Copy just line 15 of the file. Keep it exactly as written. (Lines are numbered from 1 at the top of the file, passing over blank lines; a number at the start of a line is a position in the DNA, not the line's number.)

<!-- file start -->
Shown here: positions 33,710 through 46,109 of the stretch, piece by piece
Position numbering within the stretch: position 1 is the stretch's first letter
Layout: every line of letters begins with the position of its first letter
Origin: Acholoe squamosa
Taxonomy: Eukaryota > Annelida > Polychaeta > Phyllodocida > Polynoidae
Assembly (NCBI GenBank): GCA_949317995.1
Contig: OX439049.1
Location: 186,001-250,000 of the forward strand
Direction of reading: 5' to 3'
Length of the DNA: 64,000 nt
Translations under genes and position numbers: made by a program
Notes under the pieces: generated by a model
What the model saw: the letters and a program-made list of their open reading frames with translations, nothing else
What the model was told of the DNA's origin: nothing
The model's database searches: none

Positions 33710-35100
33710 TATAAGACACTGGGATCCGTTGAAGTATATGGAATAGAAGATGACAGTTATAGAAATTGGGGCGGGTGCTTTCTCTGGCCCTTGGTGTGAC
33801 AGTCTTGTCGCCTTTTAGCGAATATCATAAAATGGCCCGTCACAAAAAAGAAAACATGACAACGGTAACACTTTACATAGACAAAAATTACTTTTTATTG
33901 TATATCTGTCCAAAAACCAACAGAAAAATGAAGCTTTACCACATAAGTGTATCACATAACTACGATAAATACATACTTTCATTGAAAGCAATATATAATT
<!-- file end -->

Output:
The model's database searches: none